For someone who wields such cultural power, the soft-spoken Anup Jalota appears to have stumbled into his overwhelming success by accident. Clearly Jalota’s soft voice and gentle looks belie his drive and passion to carve out an ever-increasing pie for bhajans (devotional songs) in the music market. Jalota is one of the most celebrated non-film artists in Indian music; his 100 platinum discs have long surpassed Elvis Presley’s record of 45 gold and platinum discs.

Anup Jalota was in the U.S recently. Here are some glimpses into this artist’s mind as he spoke with India Currents.

The son of singer Purshottam Das Jalota, Anup Jalota grew up in a musically minded family. Jalota has very fond memories of his childhood days, of practicing with his father and wanting to emulate him. His first stage performance was at the age of seven when his father, Purshottam Das Jalota asked him to sing on stage before an audience of 10,000.

“As I grew older I realized that it would be very hard to become like him. It took a long struggle to perfect my art and then to find the right platform to display my music,” says Jalota.

Jalota came to Bombay in 1974 and joined the All India Radio Chorus Group on a salary of 350 rupees. Ghazals were becoming increasing popular at that time. He continued to sing ghazals and film producer and actor Manoj Kumar gave him his first break as a playback singer in his film Shirdi Ke Sai Baba. Playback singing wore out Jalota. “I did it just for the experience,” he says. After his first concert abroad Music India, then known as Polydor, signed him for some albums. His first album, “Shamakhana” was a sellout. Other albums “Moods,” “Farmaish,” followed in quick succession.

Jalota bemusedly refers to his first concert abroad (in England in the ’80s), “I did not know that there were so many Indians outside of India. It was a pleasant surprise.” But he undoubtedly has a special place in his heart for America. “It is a treat to perform in the U.S.” Jalota is all praise for the NRIs here. “America has so much to offer. People here have recreated Little India’s in every city. They are very interested in devotional music. After every concert people come to me and ask me how they can ensure that their children learn such music. They truly want to preserve their sanskars and heritage.”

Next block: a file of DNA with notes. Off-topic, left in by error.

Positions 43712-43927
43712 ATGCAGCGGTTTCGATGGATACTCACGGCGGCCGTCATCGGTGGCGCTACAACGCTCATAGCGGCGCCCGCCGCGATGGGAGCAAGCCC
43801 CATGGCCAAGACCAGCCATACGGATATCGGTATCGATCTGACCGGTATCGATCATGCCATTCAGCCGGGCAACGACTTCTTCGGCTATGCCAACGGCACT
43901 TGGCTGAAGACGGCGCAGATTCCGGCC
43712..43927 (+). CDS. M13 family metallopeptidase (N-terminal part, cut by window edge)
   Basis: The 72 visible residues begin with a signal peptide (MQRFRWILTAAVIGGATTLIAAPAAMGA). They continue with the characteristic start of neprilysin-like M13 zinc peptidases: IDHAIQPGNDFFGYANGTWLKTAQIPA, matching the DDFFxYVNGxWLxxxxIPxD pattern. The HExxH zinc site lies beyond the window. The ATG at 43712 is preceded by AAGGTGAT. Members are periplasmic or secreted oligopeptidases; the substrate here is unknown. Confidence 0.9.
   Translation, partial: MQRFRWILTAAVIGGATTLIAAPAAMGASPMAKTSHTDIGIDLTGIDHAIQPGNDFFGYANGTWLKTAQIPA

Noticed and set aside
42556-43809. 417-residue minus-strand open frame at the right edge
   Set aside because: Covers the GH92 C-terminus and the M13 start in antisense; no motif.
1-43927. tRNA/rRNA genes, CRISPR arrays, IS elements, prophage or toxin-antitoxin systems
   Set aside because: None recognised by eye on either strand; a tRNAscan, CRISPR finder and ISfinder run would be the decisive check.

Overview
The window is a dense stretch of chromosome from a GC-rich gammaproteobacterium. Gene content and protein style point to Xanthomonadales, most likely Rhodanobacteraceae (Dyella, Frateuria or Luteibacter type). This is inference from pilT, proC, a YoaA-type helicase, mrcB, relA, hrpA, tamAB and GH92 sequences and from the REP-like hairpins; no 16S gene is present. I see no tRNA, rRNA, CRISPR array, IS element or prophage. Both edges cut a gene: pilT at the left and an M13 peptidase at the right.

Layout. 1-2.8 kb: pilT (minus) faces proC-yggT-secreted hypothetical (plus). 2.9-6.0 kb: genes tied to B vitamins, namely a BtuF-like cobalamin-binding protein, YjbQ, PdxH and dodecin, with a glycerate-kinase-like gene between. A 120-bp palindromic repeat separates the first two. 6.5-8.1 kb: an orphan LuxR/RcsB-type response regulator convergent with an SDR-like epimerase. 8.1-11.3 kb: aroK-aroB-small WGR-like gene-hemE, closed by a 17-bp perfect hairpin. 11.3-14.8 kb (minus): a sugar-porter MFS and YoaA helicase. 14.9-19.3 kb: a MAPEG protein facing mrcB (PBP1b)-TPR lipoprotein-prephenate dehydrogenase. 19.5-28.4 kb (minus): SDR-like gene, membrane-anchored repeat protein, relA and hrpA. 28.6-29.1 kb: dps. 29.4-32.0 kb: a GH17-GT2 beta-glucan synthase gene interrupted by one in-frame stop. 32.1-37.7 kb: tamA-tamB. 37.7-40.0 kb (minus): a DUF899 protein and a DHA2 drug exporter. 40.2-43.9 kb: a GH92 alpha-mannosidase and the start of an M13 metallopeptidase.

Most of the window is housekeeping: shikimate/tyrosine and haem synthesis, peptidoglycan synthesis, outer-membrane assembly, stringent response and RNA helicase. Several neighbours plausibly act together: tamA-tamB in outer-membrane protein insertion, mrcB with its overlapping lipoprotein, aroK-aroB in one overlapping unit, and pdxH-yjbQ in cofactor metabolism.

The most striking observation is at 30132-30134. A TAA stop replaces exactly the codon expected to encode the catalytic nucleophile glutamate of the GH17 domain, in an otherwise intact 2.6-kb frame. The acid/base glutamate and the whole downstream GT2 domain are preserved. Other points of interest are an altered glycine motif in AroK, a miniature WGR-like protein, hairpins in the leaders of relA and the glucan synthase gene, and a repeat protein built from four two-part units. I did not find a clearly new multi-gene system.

His latest work is an 18-cassette album titled Geeta . Released through Venus Music, the album carries the shlokas from the Bhagvad Geeta with music by Triveni-Bhavani. The world-renowned bhajan singer has been working on the project for the last three and a half years recording on an average 7-10 shlokas at every recording session with the final tally adding up to 700 shlokas. Ensuring that each word in Sanskrit was clearly enunciated was an additional challenge. Although draining, this project has been a personal high for Jalota, who hopes that people will cherish this work for posterity and also that he has done his bit for the spiritual growth of the society. Jalota has a great fascination for Sanskrit and has read it since childhood. “It is a truly beautiful language,” he quips.

In his formative years Jalota would practice for 7-8 hours a day. Now that his voice is trained, he puts in 2-3 hours each day religiously. “Riyaz or practice is a part of life now,” he states matter of factly. The singer mentions some of his favorite poets: Tulsidas, Surdas, Meerabai, Mirza Galib, Zafar, Mazrooh Sultanpuri, Indeevar, Kaifi Azmi and Javed Aktar and then adds almost as an afterthought, “There are so many good poets in the world, that I do not try to write poetry and just focus on my music.” Jalota has also composed music for a couple of films.His essence for creating music is simple, “You have to live with a song for a few days, and then the tune will come out by itself.”
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Jalota played a significant role in revitalizing the devotional music and is referred to as Bhajan Samrat (Emperor of Bhajans). Jalota’s unique USP has given him great fame and a lot of it can be attributed to his having carefully nurtured a persona of a devotional singer. Jalota’s disdain for playback singing is thinly-veiled “I never really aspired to become one. I find that one becomes like a puppet singing in the studio. In contrast singing in front of audiences makes me feel free and energized.”